I have been writing at the new Patheos Pagan Chanel blog: A Sense of Place. It has taken me into a deeper exploration and understanding of my own connection to the geography around me, what constitutes “home”, and what various places mean to my spirituality and to my practice as a witch.
Because it was such a sunny morning here in Cork, I went out for a run. As I passed the gate, leading into the pasture where the Ring Fort lives, I noticed a sigh. “blah, blah, Cork County Council…blah, blah…..planning permission for..blah, blah, ….a residential structure.”
The man who bought the pasture– from the family whose relations originally farmed it and lived in our stone house (that pasture had once been part of the farm belonging to the house we live in), a family whose relations had preserved the ring fort in tact (a fate not shared by two others on this ridge)–was now giving it to his daughter to build a new house. Right. Next. To. The. Ring.
Several things flooded my mind as I read the sign. First, that the new owners show an incredible lack of regard for folk tradition. In years past, no one in their right mind would have lived so near one of “their” dwellings (ring forts were seen as dwelling places of the Good Neighbors, and there were/are many prohibitions concerning them). This seeming lack of regard immediately had me concerned for the preservation and welfare of the ring. Secondly, I felt the trauma of losing my family farm all over again.
I am sure I have written here before about growing up on a farm in Texas. My experience of and deep connection with that Place forever shaped my present incarnation. Many times I have admitted that instead of human parents rearing me, it was actually the land. Nature herself, in all her forms, took a wild heathen thing, who used to run barefoot from sunup to sundown, and shaped her into the woman I am today. When my father got control of the farm, he sold it: bit by bit. While I know his actions were influenced by his Bi-Polar disorder, the loss devastated me.
So today, reading a simple white sign staked into the ground by the stone wall, I was struck once more with my own Solastalgia (Albrecht, 2010a): my own grief, pain, and trauma caused by the loss of Place. My post on Patheos this week was about snakes and sovereignty–specifically musing on the very local and immediate connection the ancient Irish kings had with Place. The right to rule, here in Ireland, was bestowed by a female agency and was intimately bound to the immediate environs of that tuath (The tuath was the basic unit of society and was based on kin grouping. At one time, there were up to 300 tuath in the country.). The king, then, was sovereign over his very specific Place–and nowhere else, as each tuath was independent (apart from occasional alliances, etc).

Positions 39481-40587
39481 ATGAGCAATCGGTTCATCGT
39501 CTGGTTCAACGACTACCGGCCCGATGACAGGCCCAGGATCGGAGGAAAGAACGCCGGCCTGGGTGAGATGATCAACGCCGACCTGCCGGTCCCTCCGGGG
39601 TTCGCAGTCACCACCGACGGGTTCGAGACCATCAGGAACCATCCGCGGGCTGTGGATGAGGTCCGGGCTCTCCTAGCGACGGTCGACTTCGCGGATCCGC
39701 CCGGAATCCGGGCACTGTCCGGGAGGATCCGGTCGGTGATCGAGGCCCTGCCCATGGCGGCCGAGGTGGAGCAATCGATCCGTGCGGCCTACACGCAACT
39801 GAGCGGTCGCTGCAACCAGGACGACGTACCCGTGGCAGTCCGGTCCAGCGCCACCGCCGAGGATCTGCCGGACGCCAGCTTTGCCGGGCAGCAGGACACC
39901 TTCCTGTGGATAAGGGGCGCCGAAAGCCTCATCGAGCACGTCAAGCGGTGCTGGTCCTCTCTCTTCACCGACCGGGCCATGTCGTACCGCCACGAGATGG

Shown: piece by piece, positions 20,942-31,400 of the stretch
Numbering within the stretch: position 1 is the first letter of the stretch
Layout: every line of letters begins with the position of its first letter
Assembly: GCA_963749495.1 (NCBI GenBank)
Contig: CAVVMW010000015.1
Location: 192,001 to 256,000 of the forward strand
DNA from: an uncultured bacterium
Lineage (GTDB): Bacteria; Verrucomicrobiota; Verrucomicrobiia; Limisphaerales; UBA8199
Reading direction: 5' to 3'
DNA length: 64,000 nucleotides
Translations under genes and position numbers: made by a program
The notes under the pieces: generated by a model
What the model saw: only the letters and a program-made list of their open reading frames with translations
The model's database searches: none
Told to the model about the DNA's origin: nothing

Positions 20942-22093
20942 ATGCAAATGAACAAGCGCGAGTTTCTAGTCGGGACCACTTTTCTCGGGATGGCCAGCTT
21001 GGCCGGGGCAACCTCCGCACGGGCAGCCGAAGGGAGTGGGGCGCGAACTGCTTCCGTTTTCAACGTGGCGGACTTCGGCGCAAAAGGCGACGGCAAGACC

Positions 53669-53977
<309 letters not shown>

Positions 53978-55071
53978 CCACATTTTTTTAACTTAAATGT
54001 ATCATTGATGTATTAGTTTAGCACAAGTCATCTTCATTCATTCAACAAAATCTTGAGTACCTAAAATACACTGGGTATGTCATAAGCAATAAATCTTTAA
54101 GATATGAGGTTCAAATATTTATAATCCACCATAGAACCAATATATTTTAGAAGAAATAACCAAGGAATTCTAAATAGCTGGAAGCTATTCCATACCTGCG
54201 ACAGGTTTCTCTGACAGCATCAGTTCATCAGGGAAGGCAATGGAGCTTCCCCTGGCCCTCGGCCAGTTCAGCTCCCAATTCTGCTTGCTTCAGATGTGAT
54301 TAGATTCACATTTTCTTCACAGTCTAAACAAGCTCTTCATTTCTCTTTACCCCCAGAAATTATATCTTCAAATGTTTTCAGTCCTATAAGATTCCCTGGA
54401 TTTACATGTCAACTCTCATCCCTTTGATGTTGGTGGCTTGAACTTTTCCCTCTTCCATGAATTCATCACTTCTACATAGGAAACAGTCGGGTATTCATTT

I no longer have a place. Uprooted and tossed on the wind, like many in western culture, I am a migrant. I am forced to carry my Place within me. This is both lonely and liberating. I learned, out of necessity and natural inclination, the tools to connect with my surroundings. These have served me well, as I have traveled–moving from place to place–the entirety of my adult life. And it occurred to me, reading the sign today and feeling the instant desire to flee so I don’t have to witness the infringement on the ring, that I’ve been running from deep connection my entire life.
Maybe we all do. In America, society has become disposable. Forces outside our immediate control have power and sway over our lives. So, whether due to economic or political forces, many are compelled into a migrant lifestyle, seeking work or fleeing destruction (another shopping mall or parking lot, anyone?). In ages past, we were subject to the power of a chieftain or tribal ruler. But at least that king was kin, and his domain–our domain–the same Place our ancestors had lived, perhaps for millennia.
Now market forces rule, and kingship is given to the profit margin.
I hurt…and because I can’t bear the loss of another Place, I will migrate once again. My face is turned toward the city. It seems my Fate is intimately bound with it. My academic interests include the psychological stress of urbanisation. It seems fitting, doesn’t it?
Albrecht, Glenn. (2010, May 22). TEDxSydney 2010 was organised by General Thinking. Environment Change, Distress & Human Emotion Solastalgia. Retrieved from http://youtu.be/-GUGW8rOpLY